"It was a file that wasn't organized," Hardman said. "I don't know whether it was in a file cabinet or in a box or where they found it, he doesn't say. But they basically had conducted a search in the ventilation department for any documents related to UBB, and they came up with a copy of this 2004 memorandum in those file 13 documents."
Hardman explained that he wasn't MSHA's Southern West Virginia district manager when the 2003 and 2004 incidents had occurred. Hardman moved to the district and took that job in August 2006, after Jesse Cole retired.
Cole retired following the January 2006 Aracoma Alma No.1 Mine fire, which killed two workers and resulted in a major audit that found mine enforcement problems then-MSHA chief Richard Stickler called "deeply disturbing." Hardman retired from MSHA in May 2011.
In his May 27, 2010, interview session, Hardman told investigators if he had been district manager when the methane incidents at Upper Big Branch occurred, he "certainly would have required a plan with elements in it to address this potential of methane outbursts in the floor during longwall mining, without a doubt.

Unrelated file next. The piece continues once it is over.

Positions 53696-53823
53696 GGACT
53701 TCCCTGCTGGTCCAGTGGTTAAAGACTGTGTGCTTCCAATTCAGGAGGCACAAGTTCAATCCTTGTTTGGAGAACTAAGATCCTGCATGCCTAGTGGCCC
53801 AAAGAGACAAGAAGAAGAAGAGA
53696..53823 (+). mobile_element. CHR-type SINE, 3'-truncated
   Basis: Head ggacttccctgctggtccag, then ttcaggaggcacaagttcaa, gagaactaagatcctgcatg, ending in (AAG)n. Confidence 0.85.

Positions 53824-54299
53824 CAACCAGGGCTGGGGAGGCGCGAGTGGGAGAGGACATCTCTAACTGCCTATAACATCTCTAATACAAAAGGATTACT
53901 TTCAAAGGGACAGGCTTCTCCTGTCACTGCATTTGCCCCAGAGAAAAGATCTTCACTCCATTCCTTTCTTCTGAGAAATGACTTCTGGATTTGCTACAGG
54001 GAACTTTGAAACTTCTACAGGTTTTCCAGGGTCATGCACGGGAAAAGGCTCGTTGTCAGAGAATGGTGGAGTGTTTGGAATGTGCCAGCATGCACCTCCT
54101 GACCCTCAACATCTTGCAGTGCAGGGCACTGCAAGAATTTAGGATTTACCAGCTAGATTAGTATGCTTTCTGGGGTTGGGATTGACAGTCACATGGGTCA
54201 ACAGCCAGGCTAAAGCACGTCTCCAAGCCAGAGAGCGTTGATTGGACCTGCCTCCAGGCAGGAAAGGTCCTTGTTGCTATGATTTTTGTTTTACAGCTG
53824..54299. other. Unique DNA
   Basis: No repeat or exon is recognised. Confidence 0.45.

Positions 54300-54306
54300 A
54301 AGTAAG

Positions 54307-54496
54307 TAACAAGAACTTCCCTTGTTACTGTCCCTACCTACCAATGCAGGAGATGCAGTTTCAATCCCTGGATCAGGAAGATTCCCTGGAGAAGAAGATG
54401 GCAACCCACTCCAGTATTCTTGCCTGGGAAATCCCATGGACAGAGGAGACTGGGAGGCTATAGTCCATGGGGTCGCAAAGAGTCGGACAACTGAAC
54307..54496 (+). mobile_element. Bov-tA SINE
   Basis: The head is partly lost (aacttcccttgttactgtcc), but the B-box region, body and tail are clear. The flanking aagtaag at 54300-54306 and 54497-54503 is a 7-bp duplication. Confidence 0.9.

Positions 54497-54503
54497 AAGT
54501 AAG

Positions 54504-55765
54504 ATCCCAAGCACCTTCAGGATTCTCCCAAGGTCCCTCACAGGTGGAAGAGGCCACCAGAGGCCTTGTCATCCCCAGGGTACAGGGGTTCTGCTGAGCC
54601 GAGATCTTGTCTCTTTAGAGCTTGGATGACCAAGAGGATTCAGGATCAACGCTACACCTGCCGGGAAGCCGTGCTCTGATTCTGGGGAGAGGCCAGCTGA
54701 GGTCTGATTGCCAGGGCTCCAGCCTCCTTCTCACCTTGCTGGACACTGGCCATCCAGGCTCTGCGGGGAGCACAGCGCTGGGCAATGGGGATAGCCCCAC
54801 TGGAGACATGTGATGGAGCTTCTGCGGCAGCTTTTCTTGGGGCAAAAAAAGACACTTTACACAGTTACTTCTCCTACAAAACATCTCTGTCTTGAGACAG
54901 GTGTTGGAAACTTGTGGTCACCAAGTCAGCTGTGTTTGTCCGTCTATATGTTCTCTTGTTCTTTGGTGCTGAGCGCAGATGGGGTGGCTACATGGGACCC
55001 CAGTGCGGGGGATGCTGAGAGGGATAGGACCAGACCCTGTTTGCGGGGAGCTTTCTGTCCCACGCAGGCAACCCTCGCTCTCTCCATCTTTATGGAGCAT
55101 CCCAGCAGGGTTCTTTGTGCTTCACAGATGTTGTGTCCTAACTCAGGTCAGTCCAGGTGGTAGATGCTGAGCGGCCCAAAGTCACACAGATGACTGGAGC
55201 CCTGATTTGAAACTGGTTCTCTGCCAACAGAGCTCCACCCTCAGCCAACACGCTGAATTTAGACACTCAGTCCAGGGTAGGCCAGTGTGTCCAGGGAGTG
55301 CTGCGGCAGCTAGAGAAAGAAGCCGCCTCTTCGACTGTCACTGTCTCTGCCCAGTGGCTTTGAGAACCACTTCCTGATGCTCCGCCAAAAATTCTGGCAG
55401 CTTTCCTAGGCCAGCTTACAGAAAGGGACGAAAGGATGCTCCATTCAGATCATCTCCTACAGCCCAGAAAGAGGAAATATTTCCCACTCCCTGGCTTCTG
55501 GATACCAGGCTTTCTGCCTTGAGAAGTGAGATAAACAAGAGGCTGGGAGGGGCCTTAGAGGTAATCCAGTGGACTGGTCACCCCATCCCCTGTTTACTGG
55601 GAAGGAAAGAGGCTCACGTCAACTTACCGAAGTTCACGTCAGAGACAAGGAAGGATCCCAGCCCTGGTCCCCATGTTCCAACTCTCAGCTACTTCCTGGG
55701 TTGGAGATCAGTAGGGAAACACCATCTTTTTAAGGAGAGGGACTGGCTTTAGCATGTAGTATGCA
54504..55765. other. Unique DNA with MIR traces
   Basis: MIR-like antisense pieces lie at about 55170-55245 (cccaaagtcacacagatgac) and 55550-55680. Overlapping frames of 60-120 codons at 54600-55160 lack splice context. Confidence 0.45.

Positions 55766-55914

Hardman also told investigators the UBB explosion raised questions about other mines in the area working in the same coal seams, and whether they might have similar mine-floor methane-leakage problems that needed to be addressed.
"Well, I'll tell you what I am going to do, if -- irregardless of whether we find out that that was the cause of this accident or not, I am going -- I'm -- in fact, I have a draft of it," Hardman said. "Right now, I'm going to ask Tech Support to give me a linear analysis on every mine in District 4 that's in the Eagle seam, number one.
"I have a list of those, and I've developed a 'Memorandum of Request,' not only UBB, but all the mines in the Eagle seam," Hardman testified. "I'm going to ask Tech Support to come in and look at each of those mines individually and make recommendations that -- what should be done. And I'm going to get revisions from the operators to address their recommendations. You know, they're the experts in this area, and I'll take it from there."
In a Freedom of Information Act request last December, the Gazette asked MSHA for Hardman's list and his "Memorandum of Request," and copies of any reports or documents generated as a result of his efforts. MSHA responded in February, saying no such records existed.
Reach Ken Ward Jr. at email@example.com or 304-348-1702.